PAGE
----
“Why a lobster?”
“Because lobsters live for over one hundred years, are blue-blooded like aristocrats, and stay fertile all their lives. I also like the sea very much.” – David
In the world of Yorgos Lanthimos’ The Lobster you’re turned into an animal of your choice if you don’t find a mate. Most people choose dogs or at least mammals, but David’s (Colin Farrell) choice is more coldblooded and alien to humans: a lobster. His reasons are fairly logical from an organism’s point of view. The lobster has exceptional reproductive and longevity traits, but the blue-blooded part is a symbolic nod to human social status.
Most people, when faced with this situation, choose to become a dog. David’s brother made this choice, and now he’s a companion for David. Some siblings might feel like this would be all the more reason to become a dog themselves: they could just hang with their brother. In choosing to be a lobster David seems to be hoping to escape warm-blooded complications altogether. Dogs are highly emotional animals, prone to loyalty and attachments. If he became a lobster, he’d leave his brother behind.
The movie itself is rather bloodless, full of passionless people pantomiming their roles like stiff dolls suffering from an incurable loneliness. They’re fumbling towards each other not to fulfill emotional needs, but to adhere to the laws of the land. It’s an allegory for the pressure, alienation and depression can we feel when we find ourselves companionless. Coupling is not just a societal construct, it’s embedded in our DNA, in our urge to reproduce and continue our species, continue our own genes. Still for the individual being paired up and tied to another person isn’t necessary to survive. We’re told there are certain, approved-by-society narratives that our lives must follow, and when our lives veer off, we meet with real social consequences, the bulk of which comes from ourselves and how we handle small signals of rejection or disapproval. Most of the cruelty we experience comes from within. Our emotions can enhance life, but they also make it more difficult. Certain states of depression eliminate that energy-depleting emotional ride and leave us numb, which doesn’t feel right to us either. Our emotions and how they affect how we feel about ourselves and our interactions with other people can make our life seem overwhelming, but we feel utterly lost without emotion to color and stain our world.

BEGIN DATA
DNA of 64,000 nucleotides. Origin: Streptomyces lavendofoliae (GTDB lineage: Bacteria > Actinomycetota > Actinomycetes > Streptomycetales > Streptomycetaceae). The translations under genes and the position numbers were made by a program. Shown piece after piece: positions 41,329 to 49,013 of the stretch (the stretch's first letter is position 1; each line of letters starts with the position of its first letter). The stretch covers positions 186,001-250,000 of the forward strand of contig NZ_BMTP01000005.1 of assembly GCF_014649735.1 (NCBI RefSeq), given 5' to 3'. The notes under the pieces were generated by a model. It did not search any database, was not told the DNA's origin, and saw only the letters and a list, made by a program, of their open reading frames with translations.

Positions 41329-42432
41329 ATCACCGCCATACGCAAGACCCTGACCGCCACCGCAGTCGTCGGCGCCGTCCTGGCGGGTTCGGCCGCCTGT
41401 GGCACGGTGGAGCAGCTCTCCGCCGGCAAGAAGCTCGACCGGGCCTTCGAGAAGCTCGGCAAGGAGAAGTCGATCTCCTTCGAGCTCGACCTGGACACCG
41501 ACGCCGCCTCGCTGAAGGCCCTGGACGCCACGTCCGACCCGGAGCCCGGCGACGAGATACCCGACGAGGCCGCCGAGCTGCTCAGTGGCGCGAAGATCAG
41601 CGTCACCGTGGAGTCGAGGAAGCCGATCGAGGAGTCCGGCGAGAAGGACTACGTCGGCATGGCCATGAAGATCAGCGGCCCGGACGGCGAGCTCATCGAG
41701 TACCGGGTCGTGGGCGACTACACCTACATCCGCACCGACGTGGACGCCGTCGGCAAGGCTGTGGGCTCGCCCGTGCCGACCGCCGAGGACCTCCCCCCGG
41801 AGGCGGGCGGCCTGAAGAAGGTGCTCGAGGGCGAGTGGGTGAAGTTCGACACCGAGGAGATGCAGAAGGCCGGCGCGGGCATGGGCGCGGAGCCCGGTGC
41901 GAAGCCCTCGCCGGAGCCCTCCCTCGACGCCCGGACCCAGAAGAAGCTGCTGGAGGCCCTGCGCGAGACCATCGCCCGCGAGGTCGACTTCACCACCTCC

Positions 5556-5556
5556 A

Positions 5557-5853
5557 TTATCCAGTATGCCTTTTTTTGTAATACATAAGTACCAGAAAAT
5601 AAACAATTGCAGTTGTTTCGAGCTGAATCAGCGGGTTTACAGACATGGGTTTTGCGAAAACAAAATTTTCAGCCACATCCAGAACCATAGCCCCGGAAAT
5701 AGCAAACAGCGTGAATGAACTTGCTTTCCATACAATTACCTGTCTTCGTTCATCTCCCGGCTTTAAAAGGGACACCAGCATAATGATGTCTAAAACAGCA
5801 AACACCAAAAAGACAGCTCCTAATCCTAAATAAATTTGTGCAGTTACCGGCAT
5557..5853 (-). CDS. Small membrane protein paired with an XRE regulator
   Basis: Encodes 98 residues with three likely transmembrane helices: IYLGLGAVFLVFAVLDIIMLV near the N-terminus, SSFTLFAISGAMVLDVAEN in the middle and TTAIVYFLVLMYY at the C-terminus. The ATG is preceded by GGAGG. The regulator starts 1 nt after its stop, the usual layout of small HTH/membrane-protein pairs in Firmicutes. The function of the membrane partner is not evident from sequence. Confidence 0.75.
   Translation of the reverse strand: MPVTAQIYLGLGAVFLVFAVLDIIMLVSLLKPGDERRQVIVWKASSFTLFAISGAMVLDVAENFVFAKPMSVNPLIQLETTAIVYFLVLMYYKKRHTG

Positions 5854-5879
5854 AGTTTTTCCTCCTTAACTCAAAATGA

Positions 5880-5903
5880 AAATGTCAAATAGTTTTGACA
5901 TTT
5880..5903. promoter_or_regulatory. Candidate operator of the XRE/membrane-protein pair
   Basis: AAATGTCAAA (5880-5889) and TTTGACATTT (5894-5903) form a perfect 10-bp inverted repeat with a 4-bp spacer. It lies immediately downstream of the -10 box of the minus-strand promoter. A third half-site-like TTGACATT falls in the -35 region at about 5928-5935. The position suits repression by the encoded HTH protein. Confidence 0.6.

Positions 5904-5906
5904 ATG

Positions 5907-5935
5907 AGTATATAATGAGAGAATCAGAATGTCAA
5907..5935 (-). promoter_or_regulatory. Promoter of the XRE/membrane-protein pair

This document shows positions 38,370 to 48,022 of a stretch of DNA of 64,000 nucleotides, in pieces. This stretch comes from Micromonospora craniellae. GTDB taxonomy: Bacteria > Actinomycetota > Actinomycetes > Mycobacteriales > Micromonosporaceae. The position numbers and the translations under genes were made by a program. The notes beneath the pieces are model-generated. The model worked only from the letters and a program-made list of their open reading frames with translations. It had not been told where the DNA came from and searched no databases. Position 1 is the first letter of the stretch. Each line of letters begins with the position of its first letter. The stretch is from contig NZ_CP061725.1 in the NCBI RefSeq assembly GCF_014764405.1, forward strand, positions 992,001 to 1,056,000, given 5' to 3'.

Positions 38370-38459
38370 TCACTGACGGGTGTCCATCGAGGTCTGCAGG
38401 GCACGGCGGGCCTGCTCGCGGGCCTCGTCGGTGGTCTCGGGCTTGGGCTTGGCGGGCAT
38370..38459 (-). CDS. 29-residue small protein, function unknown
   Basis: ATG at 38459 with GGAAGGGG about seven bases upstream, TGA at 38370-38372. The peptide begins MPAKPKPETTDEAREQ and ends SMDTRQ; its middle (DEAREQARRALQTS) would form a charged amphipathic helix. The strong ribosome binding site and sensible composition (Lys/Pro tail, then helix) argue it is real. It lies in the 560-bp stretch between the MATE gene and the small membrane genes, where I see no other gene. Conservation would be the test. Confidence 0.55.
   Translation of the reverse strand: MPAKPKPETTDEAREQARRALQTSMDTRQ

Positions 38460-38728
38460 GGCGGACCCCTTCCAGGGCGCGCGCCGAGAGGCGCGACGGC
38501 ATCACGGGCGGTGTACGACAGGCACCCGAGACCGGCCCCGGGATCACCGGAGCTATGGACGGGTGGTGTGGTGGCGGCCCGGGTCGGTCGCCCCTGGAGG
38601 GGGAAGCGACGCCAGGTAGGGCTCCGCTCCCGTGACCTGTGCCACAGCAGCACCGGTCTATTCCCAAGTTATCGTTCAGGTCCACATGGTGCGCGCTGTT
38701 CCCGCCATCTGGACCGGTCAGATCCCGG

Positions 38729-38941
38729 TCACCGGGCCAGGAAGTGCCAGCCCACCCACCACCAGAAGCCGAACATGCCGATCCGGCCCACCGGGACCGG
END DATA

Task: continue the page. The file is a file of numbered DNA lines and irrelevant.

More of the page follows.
Sometimes we just need time to heal before we re-entangle ourselves intimately with another person. Other times we can learn to navigate the world alone and have our emotional needs met in different ways that through a particular partner. Some people feel the urge to find a long-term partner more strongly than others.
How we view our expectations for relationships comes from a lens constructed by our DNA that’s dipped in filters based on how we think our community views us. This concoction results in conflicting motivations and priorities. It’s hard enough to just define our individual identity, but it gets extra complicated when we mix in sexuality, loneliness, and reflecting the self against another, very close, person in everyday life.
Other people who are paired off may seem to be flaunting their togetherness, even if they aren’t meaning to. Seeing flaws in the happy-seeming veneer of some relationships can incite a bitter schadenfreude, which is reflected when the Loners confront the couples at gunpoint, forcing to admit the deceptions in their relationship ties.